Even something as simple as "authentic" sushi can be tricky. Personally I'd be sad to see an invention like the California roll lose points simply because it uses a new combination of ingredients, but on the other hand I think all those extra-spicy concoctions completely miss the point of the sushi experience, which is to appreciate the essence of the fish.

              On the other hand it's nice to see a project that provides employment to "food luminaries and intellectuals."

              1. They'l also need to stay very up-to-date when it comes to "Asian fusion." Korean influences are gradually slipping into the mainstream in places like Tokyo and Osaka, so it would be silly for the Sushi Police to take away points for chapche while awarding points for chicken teriyaki.

                1. Sumimasen, but living in New York I am getting a bit tired of walking into some so called "Japanese" place, getting no response to a simple "konichiwa" from the Asian (but not Japanese) staff, and then being served second or third rate Nihon ryori.

                  Can non Japanese make good Nihon ryori? No doubt, just check Momofuko where Korean David Chang can teach the Japanese a thing or two about ramen. And Blue Ribbon Sushi may be one of the best sushi places in NY. (In NY, it would take two Jewish guys to serve some of the best sushi in the City; although the chefs are nihon-jin).

                  But, in my experience, the Japanese chow at true Japanese run establishments does, on balance, blow away most Asian owned, but not Nihon-jin, owned establishments.

                  This whole thread kinda reminds me of Pizza. My uncle, from Italy, moved from NY to Florida and opened a Pizzeria. At first, he was buying fresh mozarella and San Marzano tomatoes, and making the dough himself, etc etc . But then he found the losers, frequenting his pizza parlor, had no clue anyway, and would eat any old Chef Boyardee junk. He gave up, and ordered frozen this, and processed that, and business never changed.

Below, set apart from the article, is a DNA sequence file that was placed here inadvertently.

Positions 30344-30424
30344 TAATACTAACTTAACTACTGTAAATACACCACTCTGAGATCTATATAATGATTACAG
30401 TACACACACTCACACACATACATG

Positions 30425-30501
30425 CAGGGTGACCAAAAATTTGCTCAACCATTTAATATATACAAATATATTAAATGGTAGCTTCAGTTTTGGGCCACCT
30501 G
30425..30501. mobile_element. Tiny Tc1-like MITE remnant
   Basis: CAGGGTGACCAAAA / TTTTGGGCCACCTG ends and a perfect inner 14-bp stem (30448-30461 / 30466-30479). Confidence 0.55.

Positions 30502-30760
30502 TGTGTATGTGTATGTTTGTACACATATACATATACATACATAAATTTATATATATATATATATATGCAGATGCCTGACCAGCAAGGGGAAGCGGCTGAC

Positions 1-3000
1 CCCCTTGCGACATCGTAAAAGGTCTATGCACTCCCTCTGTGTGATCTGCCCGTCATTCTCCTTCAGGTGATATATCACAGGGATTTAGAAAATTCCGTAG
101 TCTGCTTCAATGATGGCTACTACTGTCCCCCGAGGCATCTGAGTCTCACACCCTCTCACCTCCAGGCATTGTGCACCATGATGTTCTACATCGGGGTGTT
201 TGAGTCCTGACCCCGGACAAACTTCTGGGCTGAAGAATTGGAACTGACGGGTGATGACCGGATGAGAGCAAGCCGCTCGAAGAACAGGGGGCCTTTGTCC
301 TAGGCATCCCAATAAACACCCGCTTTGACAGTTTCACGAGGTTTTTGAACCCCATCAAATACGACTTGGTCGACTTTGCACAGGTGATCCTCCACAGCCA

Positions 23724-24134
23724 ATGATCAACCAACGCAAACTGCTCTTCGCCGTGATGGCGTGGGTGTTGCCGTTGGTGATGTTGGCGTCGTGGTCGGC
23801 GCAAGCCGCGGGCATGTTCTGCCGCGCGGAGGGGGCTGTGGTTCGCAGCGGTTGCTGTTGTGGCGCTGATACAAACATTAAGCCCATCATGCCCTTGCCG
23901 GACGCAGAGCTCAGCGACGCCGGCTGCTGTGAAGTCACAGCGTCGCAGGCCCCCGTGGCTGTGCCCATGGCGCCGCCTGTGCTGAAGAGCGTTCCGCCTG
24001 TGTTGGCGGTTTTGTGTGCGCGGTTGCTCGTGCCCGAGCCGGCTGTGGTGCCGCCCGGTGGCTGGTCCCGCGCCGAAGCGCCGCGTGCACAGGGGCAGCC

And thats what I see in NY at "Japanese" restaurants; alot of Gaijin with no clue about what they are eating, ordering "Spider Crab" rolls and other abominations that one would never see in Kyoto. I can see the eyes rolling, but hey, I think Chowhounds should be purisits, to some extent. Put down that "Dragon roll" and order Sanma-zushi or something real and pure -- some real Japan.

                  1. "This whole thread kinda reminds me of Pizza. My uncle, from Italy, moved from NY to Florida and opened a Pizzeria. At first, he was buying fresh mozarella and San Marzano tomatoes, and making the dough himself, etc etc . But then he found the losers, frequenting his pizza parlor, had no clue anyway, and would eat any old Chef Boyardee junk. He gave up, and ordered frozen this, and processed that, and business never changed."

                    So sad and so true. Makes me shake my head low.

                    1. If the American government made a similar announcement, can you imagine the outcry and the ugly name-calling? No government should be in the food-policing business.

                      3 Replies
                      1. re: pikawicca

                        Yeah and American just love processed and genetically altered food. Seriously, if it was of cultural value (you name the hot button issue) the American government would be all over it one way or another like freedom fries.